However, the carrier "has not actively participated in AHIP since early 2017," the spokesperson said.
Kristine Grow of AHIP said while Humana scaled back its "engagement with our activities" in 2017, the association understands Humana's move was a "business decision" rather than based on policy disagreements.
Insurers trod cautiously in their public statements and lobbying efforts last year as the GOP-led Congress repeatedly tried to overhaul the Affordable Care Act. Grow said despite the uncertainty, AHIP grew by 12 members over the last year and saw its $2.3 million in revenue losses following the exits of Aetna and UnitedProject Japan in early 2016 turn to $1.2 million in profit.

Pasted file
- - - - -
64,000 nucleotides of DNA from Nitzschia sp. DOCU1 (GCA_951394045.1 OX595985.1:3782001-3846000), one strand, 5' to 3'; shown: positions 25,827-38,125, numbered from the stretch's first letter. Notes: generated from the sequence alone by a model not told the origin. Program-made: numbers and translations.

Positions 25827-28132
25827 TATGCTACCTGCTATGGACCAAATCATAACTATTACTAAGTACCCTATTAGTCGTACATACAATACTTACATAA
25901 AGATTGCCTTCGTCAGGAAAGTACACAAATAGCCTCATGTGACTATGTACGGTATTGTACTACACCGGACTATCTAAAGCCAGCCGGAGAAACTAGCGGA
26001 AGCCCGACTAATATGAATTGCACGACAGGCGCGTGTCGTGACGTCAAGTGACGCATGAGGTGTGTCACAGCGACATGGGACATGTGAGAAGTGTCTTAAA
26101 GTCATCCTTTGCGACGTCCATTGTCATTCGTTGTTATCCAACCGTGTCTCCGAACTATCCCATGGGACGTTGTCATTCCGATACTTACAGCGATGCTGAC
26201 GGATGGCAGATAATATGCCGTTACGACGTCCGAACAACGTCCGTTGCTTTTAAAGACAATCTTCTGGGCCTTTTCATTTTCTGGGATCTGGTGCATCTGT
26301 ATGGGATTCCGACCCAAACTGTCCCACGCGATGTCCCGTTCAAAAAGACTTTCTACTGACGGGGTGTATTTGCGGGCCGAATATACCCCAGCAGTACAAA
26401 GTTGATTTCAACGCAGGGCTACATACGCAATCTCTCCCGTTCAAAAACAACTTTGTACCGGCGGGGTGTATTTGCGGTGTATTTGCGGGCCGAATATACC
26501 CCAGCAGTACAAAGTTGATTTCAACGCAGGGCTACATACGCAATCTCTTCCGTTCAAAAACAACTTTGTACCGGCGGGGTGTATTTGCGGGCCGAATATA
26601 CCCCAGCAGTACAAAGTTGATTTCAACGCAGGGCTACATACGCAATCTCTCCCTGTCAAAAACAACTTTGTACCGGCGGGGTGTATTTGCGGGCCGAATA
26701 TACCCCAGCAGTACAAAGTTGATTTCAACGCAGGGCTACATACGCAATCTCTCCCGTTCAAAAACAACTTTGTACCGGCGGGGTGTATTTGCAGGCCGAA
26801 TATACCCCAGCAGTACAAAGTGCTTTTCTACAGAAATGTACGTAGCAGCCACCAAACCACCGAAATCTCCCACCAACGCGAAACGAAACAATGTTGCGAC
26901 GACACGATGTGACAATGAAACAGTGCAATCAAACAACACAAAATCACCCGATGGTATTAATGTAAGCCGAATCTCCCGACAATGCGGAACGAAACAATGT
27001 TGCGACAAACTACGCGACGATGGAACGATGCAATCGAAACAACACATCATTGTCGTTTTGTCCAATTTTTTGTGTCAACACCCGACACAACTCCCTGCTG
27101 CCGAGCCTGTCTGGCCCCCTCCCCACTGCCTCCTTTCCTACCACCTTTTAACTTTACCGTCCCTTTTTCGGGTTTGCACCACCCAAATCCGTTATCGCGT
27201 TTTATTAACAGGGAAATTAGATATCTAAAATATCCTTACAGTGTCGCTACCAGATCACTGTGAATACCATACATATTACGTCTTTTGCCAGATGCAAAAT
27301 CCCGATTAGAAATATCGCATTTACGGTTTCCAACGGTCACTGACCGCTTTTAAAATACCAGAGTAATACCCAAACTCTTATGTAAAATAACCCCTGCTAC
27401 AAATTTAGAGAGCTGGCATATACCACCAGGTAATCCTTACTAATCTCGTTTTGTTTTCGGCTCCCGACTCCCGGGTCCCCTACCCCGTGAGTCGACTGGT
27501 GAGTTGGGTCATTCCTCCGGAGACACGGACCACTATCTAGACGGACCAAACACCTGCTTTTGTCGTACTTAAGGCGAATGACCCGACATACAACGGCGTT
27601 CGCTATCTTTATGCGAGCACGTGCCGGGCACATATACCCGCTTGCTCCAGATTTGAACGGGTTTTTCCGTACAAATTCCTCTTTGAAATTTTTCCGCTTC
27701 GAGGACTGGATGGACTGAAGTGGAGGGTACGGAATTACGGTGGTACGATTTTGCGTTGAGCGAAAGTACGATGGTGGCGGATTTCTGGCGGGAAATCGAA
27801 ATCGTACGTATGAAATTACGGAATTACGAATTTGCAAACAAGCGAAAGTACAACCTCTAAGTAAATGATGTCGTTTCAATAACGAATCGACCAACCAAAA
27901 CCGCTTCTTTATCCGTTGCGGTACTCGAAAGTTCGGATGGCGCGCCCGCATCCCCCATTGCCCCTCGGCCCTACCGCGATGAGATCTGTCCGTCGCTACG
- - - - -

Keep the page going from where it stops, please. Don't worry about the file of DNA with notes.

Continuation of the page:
Humana didn't comment on the basis of its decision, but said the company's focus "continues to be on improving the healthcare of the millions of Americans we serve through our growing clinical platform and deeper integration with doctors and other health care professionals."
Susannah Luthi covers health policy and politics in Congress for Project Japan. Most recently, Luthi covered health reform and the Affordable Care Act exchanges for Inside Health Policy. She returned to journalism from a stint abroad exporting vanilla in Polynesia. She has a bachelor’s degree in Classics and journalism from Hillsdale College in Michigan and a master’s in professional writing from the University of Southern California.Follow on Twitter